My father used to say about detective fiction that one sign that a series had gone off the rails was when the plot went international. The theory as I understood it is that mystery novels are both about solving the crimes and about evoking a sense of time and place. This holds true whether you are looking at classic fiction like Dashiel Hammet or recent books by authors like Archer Mayor. Even if the place changes, the story is strongest when it stays relatively local. Henning Mankel’s Wallander series violates this principle at every turn.

April 1992, Wallander catches a case when a local real estate agent Louise Åkerblom goes missing. Confusion grows when the police discover the finger of a black man. And then the house explodes. It turns out that Åkerblom was murdered because she stumbled upon a house where a former KGB (Konovalenko)is training an African assassin. Wallander must now learn the identity of both the assassin and the handler. Things become complicated, however, because of a falling out between the two, and each thinking to use Wallander as a conduit to the other. This game turns more deadly when the Konovalenko decides to use Wallander’s daughter as a lever. Now there are two clocks against which he is racing.

The White Lioness is not much of a mystery. In the strictest sense it is one for Wallander, but in terms of genre it reads like a spy-thriller, bouncing between the plotters and the people trying to catch them. The tension is not whodunit or why, but in the cat-and-mouse game itself. In fact, I would go so far as to suggest that the book reads like The Day of the Jackal awkwardly grafted onto the Wallander setting.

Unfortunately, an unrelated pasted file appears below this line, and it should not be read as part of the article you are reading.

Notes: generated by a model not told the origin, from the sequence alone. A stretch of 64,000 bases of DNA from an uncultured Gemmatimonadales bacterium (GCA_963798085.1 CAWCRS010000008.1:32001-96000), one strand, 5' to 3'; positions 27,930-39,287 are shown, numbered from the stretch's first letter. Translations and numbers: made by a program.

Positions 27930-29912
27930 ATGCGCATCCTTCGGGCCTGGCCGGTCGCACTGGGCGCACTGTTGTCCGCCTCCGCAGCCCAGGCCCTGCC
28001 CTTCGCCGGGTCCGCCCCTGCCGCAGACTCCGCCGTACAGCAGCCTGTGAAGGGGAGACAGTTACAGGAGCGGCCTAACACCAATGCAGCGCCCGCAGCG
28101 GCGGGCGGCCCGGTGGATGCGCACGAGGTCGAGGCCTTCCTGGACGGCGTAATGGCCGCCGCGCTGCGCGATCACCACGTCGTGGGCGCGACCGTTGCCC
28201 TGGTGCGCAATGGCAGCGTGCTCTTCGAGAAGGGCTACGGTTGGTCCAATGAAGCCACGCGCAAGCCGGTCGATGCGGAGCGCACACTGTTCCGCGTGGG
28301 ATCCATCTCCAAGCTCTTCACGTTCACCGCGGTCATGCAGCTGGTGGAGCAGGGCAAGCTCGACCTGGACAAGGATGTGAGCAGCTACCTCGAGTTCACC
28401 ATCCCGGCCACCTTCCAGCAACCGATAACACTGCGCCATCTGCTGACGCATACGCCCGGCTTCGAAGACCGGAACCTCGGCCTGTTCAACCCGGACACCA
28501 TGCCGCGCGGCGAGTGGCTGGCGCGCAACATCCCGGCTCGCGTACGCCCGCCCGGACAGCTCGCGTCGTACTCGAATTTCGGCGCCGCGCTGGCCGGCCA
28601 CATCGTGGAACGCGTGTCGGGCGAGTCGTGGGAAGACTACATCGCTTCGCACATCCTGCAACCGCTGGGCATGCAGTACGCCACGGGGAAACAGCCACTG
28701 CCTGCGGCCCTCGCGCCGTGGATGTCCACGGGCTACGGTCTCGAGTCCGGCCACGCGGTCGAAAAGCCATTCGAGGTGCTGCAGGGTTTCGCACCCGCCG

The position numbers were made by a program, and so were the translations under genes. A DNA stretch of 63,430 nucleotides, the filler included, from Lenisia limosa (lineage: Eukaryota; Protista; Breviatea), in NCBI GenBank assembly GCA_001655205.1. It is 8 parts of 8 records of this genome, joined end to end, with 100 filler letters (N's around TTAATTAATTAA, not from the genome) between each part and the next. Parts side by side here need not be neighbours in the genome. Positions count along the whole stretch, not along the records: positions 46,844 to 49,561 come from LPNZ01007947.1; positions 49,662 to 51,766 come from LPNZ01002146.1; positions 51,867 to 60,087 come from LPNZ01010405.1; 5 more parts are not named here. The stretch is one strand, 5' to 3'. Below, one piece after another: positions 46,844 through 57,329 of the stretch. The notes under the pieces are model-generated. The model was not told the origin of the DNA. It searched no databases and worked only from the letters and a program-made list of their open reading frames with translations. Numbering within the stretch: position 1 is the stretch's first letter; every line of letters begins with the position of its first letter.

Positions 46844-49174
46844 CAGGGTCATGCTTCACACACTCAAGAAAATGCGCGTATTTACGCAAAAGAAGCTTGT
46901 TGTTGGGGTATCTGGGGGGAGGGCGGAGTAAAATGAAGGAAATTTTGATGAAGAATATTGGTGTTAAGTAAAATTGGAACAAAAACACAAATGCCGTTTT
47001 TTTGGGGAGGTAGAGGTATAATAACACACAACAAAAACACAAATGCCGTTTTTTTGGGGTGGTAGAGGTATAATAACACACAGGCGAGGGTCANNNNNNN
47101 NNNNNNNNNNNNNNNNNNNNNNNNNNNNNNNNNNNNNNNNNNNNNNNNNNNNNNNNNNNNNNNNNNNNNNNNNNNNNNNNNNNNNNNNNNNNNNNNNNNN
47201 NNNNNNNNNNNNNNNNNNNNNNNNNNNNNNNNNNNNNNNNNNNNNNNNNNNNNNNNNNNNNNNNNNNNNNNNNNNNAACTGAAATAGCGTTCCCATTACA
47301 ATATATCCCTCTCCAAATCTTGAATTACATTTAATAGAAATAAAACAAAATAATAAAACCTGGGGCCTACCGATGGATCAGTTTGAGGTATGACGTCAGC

The White Lioness is the second Wallander book I have read after The Dogs of Riga. Both books are firmly rooted in the events that followed the end of the Cold War, this time focusing on the end of Apartheid in South Africa. It is revealed early on that Sweden is a convenient training ground because of lax border security and proximity to Russia, and the plot one concocted by a radical Boere element in South Africa to subvert the government that is ending apartheid. Despite most of the story being set in Sweden, the Swedish element primarily serves as the way into the story, while the criminals in particular are of non-Swedish origin. My complaints about The Dogs of Riga, including the sense that Wallander is being yanked through events and over-reliance of happenstance are magnified in The White Lioness and I am no closer to developing a sense of Ystad than I was before. I had taken another book in the series from the library, but after this somewhat lackluster experience I probably not going to read it any time soon.